What follows FF?

Started Aug 8, 2012 | Discussions thread
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JohnFrim Contributing Member • Posts: 572
What follows FF?

In some respects, digital cameras have advanced like a person climbing a ladder one rung at a time, but with both feet landing on the same rung. With one foot developers have increased the size of the sensor; then they put the other foot on the same rung by increasing the number of pixels on that sensor. The next advance increases the dimensions of the sensor again, often with a similar pixel count as achieved on the previous step, followed again by an increase in pixel count.

The ultimate target size (ie, the top of the ladder) for the digital SLR market seems to be a 35mm sensor (hence, the designation "Full Frame"), and of course that has now been achieved in several models. My question is, will developers stop at 35mm, or will they go to 40mm, or50 mm, or... for the "amateur" photographer before one is forced to make the move to medium format?

In the days of 35mm film, camera manufacturers were constrained by the wide availability of this size of film. But in the digital realm there is little that constrains the size of the sensor anymore; even aspect ratios have moved from 3:2 to other dimensions.

Image circle from a lens is clearly a limiting factor, but only if the user base has a large collection of 35mm lenses that they want to be able to use "full frame". Perhaps with the features now being incorporated into modern lenses these owners will be happy to abandon their aging feature-starved glass. And given that there are many APS-C lenses now available I wonder how much future-proofing is in the minds of those buyers? Maybe they are thinking that APS-C is "big enough" and their future upgrade will be toward improved APS-C sensors.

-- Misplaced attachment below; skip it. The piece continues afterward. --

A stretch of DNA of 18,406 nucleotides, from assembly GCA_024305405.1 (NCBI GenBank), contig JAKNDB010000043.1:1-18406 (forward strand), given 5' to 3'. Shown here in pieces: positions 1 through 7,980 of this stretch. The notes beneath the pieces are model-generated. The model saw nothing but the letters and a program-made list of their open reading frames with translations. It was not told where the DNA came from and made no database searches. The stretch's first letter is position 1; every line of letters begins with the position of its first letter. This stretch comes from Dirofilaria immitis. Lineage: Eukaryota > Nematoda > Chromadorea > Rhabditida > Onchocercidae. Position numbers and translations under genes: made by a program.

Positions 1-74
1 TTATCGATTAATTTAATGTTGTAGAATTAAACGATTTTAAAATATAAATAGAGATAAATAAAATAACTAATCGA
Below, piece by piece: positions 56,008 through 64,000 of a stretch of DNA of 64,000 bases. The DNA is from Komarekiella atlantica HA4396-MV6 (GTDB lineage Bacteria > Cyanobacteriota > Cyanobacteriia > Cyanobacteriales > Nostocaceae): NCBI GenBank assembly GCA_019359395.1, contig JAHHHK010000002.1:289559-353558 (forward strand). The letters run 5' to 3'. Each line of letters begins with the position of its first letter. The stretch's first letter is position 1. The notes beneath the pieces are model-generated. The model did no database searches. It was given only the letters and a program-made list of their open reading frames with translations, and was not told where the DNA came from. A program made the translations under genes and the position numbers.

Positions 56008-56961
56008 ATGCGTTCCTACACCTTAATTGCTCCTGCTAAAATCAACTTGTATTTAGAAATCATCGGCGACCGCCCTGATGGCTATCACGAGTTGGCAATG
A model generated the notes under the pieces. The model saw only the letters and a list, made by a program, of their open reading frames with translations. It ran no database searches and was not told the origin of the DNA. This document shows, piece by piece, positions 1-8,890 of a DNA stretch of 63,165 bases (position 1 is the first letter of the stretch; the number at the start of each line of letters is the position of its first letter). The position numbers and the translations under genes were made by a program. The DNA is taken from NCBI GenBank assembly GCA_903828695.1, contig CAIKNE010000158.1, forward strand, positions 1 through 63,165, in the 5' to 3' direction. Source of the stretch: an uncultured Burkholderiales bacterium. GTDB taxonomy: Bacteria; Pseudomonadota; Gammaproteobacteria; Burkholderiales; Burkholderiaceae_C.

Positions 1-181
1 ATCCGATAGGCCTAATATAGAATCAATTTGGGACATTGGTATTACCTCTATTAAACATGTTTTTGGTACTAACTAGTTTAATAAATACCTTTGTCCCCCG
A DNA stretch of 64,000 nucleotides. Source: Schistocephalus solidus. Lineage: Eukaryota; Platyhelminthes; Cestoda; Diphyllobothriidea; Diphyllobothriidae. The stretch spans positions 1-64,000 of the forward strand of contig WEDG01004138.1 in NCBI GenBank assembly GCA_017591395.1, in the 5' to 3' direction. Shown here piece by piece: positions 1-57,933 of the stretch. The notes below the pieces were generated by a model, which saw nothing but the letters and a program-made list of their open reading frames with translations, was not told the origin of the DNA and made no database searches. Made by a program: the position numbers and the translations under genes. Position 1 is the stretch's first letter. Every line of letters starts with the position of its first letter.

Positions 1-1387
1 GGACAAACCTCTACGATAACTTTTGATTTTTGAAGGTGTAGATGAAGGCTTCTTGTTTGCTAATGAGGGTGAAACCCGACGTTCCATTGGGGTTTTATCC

Of course, a larger than 35mm sensor will require a new bevvy of lenses that will undoubtedly be larger, heavier, and more costly (as will the camera). But once we cross that 35mm barrier in the amateur SLR/SLT/mirror-less arena, where are we headed?

Is handling size an issue? I think clever engineers can come up with ingenious solutions to that problem, within limits. Perhaps we have been stuck in the SLR form factor for too long, and that's why we see the mirror-less designs looking quite different, yet claiming SLR image quality and performance.

I expect there will always be efforts to improve light sensitivity of the sensors and image processing algorithms; and camera features and user interface are certainly rife for further development (I see, I think "record that", and the photo is taken). But when will sensor size and pixel count stop growing? And what will the camera of the future for the "amateur" photographer look like?


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